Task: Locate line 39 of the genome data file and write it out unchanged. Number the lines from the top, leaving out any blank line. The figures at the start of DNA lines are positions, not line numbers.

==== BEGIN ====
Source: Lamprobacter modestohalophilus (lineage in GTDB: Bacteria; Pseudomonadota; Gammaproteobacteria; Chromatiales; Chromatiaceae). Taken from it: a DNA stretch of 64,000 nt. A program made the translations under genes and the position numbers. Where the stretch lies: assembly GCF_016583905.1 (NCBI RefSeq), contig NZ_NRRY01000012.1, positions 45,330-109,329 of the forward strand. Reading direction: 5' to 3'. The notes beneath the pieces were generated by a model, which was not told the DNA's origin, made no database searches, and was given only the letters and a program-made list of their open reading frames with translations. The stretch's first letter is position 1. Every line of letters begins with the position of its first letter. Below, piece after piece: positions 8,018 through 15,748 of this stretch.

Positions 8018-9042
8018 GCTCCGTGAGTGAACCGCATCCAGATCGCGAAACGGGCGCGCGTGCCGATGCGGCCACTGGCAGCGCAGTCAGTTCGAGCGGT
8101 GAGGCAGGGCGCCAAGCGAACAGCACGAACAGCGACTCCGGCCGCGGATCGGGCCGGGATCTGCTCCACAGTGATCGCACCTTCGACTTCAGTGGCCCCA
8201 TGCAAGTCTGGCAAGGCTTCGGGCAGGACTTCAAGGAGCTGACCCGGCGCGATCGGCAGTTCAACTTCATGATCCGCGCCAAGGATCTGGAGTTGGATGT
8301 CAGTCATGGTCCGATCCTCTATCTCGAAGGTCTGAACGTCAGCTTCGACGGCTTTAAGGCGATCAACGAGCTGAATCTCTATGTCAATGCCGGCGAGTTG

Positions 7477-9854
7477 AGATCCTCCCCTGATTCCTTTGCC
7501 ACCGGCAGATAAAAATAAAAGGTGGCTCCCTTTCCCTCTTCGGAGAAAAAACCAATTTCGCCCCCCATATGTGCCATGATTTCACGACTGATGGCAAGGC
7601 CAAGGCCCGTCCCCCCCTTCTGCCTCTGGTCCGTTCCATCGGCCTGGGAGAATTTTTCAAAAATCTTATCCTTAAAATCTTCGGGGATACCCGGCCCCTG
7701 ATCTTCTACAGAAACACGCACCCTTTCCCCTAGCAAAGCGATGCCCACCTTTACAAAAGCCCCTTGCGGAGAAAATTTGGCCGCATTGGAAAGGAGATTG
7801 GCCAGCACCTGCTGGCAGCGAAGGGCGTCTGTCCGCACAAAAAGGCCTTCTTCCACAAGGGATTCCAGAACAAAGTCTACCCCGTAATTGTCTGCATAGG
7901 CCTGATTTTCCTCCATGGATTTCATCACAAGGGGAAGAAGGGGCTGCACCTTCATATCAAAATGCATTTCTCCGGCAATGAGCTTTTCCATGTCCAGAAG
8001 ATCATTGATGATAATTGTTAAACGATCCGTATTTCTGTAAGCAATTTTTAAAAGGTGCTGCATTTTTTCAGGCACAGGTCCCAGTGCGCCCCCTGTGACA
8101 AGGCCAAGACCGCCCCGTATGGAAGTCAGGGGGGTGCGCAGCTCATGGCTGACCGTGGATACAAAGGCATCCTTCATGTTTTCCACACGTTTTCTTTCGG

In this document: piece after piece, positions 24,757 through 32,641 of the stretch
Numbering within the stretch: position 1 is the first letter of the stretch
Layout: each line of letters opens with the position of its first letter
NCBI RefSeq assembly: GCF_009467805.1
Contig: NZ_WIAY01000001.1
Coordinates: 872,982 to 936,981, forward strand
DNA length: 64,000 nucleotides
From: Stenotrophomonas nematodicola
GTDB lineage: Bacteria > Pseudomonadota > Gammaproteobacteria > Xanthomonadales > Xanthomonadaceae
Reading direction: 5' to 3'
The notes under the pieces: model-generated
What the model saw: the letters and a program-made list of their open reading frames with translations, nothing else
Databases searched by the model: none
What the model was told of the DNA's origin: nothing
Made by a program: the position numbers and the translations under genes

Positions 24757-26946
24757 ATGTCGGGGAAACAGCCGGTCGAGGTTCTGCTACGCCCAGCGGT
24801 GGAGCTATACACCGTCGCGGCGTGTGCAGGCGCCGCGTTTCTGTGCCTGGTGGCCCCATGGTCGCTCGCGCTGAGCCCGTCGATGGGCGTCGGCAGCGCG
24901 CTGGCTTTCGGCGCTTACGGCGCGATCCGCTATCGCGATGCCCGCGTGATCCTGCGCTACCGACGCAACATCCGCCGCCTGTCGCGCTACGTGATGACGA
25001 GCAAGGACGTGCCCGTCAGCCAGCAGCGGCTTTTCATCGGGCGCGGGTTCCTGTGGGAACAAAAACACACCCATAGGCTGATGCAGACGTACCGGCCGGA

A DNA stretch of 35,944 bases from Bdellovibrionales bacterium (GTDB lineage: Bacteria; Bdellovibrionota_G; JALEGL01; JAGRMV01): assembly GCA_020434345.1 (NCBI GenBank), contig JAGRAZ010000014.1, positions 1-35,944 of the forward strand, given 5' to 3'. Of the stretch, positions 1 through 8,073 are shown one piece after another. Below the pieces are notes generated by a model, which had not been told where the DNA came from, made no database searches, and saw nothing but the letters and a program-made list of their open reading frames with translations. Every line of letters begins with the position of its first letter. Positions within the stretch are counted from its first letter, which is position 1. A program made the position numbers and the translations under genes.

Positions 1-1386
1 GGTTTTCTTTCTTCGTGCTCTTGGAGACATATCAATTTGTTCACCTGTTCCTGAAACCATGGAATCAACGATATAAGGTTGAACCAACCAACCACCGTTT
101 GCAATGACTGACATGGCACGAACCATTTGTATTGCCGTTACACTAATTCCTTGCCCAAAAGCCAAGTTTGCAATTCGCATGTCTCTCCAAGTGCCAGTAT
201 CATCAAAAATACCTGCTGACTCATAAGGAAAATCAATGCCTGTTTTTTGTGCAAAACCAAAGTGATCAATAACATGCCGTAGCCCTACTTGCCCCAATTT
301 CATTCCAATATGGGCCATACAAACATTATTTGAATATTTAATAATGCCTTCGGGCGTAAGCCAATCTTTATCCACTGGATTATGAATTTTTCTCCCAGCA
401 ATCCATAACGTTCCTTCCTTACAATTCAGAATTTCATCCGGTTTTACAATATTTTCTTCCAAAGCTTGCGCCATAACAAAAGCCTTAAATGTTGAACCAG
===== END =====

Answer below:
101 GCAATGACTGACATGGCACGAACCATTTGTATTGCCGTTACACTAATTCCTTGCCCAAAAGCCAAGTTTGCAATTCGCATGTCTCTCCAAGTGCCAGTAT